• ‘She delights in mopping it up with the melted cheesey bread before it has time to congeal.’
      • ‘It keeps records of wrongs, delights in evil and rejoices in deception.’
      • ‘No worker delights in taking a confrontational stand on the job.’
      take great pleasure, find great pleasure, glory, revel, luxuriate, wallow
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noun

  • 1[mass noun] Great pleasure:

    ‘the little girls squealed with delight’
    ‘we broke into an impromptu dance, to the delight of the crowd’
    ‘she took great delight in telling your story’
    • ‘To the dismay of its critics and the delight of its fans, romantic comedy is a formula genre.’
    • ‘They invest a few pennies per customer per year in customer delight.’
    • ‘Our patients expressed sheer delight in participating in this effort.’
    • ‘He took great delight there to go to the bookbinders' shops and lie gaping on maps.’
    • ‘This is not the easiest musical combination to classify, much to the delight of its purveyors.’
    • ‘Washed by the summer rain, the green leaves have glistened, much to the delight of the tourists.’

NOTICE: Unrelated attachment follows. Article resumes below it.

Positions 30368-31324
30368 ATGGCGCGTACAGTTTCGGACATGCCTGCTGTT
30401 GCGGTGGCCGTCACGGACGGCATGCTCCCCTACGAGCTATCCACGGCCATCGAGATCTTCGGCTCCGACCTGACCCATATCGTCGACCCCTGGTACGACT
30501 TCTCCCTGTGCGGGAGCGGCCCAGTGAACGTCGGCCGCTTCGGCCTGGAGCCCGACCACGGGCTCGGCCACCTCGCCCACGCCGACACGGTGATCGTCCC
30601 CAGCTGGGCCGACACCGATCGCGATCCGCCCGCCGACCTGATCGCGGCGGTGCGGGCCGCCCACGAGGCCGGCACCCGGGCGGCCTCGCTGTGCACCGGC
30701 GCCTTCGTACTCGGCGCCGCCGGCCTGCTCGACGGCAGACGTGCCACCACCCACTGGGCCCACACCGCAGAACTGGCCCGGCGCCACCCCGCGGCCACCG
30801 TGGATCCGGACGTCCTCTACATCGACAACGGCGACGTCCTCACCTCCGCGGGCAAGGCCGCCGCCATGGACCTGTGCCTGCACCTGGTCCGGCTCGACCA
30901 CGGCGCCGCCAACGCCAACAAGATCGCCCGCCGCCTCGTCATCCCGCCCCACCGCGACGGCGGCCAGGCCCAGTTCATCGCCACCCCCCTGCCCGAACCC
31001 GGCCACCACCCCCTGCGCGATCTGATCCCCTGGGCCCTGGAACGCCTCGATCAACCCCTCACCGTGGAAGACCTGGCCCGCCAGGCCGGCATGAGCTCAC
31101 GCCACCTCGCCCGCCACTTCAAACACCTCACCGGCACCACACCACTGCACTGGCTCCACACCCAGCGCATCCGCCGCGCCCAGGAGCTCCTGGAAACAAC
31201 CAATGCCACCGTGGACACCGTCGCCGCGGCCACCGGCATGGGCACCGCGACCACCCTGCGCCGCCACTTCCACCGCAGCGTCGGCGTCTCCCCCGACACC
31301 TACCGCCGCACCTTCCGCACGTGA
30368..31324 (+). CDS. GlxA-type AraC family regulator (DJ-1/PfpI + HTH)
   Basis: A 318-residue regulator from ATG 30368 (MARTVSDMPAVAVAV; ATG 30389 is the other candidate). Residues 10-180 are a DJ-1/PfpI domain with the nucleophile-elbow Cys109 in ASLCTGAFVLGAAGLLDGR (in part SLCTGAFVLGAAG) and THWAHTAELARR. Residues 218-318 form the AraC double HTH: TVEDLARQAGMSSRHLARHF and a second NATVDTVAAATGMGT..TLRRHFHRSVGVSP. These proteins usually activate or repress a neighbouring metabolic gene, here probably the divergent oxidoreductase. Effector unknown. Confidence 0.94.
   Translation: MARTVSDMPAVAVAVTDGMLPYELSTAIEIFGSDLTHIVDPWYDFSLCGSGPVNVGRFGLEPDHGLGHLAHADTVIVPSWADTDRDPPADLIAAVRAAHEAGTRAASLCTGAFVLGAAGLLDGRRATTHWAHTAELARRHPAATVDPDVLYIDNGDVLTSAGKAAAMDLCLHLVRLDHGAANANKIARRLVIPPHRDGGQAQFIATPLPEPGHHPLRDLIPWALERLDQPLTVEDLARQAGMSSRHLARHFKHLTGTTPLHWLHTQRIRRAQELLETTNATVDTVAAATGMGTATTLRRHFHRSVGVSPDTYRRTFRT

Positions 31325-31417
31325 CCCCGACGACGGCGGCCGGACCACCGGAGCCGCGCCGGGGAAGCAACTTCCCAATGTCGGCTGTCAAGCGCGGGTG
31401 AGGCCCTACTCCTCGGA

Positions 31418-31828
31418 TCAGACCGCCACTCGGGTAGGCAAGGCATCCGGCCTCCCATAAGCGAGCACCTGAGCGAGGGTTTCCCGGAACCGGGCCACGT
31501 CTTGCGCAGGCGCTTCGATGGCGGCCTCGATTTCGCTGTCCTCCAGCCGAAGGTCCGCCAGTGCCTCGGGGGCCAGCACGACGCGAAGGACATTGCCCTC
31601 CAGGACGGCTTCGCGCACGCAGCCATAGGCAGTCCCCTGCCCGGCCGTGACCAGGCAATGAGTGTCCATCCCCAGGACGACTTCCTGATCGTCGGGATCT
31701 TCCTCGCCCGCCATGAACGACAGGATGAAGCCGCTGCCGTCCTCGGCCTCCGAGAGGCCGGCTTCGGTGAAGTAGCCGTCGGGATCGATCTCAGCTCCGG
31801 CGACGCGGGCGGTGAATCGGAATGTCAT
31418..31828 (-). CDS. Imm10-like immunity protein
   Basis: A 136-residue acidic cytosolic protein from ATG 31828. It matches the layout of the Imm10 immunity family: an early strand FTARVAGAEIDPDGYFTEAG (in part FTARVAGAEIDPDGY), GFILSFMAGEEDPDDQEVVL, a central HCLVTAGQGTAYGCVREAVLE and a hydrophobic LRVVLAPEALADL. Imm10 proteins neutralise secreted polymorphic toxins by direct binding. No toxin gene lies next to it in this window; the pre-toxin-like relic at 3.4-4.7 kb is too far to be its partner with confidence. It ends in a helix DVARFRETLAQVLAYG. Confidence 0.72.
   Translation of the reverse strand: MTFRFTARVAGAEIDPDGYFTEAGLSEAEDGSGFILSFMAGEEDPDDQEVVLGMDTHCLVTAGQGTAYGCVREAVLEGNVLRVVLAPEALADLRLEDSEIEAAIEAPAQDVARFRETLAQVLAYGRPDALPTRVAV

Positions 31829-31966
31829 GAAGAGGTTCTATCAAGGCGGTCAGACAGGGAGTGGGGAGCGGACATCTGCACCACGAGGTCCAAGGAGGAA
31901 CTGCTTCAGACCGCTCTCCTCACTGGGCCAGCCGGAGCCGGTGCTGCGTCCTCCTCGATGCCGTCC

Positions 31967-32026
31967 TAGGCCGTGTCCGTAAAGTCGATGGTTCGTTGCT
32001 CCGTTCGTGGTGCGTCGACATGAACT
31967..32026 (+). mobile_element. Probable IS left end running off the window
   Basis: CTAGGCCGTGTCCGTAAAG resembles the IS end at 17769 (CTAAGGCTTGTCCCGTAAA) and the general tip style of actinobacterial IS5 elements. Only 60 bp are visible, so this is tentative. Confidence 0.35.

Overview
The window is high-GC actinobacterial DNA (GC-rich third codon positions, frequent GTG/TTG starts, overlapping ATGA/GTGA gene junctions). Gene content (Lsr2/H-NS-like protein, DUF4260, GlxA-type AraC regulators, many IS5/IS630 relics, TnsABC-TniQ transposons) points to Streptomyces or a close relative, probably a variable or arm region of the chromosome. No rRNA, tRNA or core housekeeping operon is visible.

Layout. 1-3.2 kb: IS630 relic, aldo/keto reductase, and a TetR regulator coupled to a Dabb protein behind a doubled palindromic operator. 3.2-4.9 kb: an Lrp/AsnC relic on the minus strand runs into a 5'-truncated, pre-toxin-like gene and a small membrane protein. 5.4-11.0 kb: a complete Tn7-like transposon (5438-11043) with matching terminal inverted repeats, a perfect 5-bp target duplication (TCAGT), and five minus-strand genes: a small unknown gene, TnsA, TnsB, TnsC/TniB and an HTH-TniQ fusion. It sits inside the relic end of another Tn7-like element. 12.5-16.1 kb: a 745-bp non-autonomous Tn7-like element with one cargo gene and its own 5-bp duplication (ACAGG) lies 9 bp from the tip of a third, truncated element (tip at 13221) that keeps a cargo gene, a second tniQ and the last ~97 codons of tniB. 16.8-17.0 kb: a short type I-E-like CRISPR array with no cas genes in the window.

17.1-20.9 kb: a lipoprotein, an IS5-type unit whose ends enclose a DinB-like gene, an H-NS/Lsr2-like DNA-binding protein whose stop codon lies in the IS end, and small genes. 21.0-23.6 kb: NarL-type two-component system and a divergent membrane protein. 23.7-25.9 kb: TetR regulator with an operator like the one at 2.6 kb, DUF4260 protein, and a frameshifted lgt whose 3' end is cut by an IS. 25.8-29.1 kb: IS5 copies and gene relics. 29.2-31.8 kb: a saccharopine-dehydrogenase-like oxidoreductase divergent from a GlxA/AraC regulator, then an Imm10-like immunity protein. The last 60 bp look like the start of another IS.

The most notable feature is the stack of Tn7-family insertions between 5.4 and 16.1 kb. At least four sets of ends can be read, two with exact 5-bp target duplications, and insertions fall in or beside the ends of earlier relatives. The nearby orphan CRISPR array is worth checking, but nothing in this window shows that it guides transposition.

• ‘The place was overflowing the girls, squealing in delight, holding cameras and cheering.’
    • ‘While dark clouds loomed the rain held off, much to the delight of participants and audience alike.’
    • ‘Pursue him to your heart's delight, because I do not care.’
    • ‘The end of a wonderful game played in the spirit of friendship and harmony much to the delight of everyone.’
    • ‘Fabulous performances throughout, and the excitement and delight of the crowds is contagious.’
    • ‘Short, sweet and - you can imagine the perverse delight I have in pointing out - completely wrong.’
    • ‘How many loves have shared such pure delight?’
    • ‘Once more, the delight of the crowd is fundamental to this strategy.’
    • ‘Rowena looked at the picture also, at the delight on all three faces.’
    • ‘He'll grin and squeal with delight, and ignore me completely, which I'm fine with.’
    • ‘The delight on her face is teaching me a lesson which marks my soul deeply.’
    • ‘Williams uncharacteristically lets the advantage slip, much to the delight of the crowd.’
    • ‘And the grin of delight on the faces of the suppliers said it all.’
    • ‘He took great delight that she had already started her golf lessons.’
    • ‘How do you create customer satisfaction, customer delight, and customer ecstasy?’
    • ‘She cast the door aside with a big wave of her hand, much to the delight of the girls behind her.’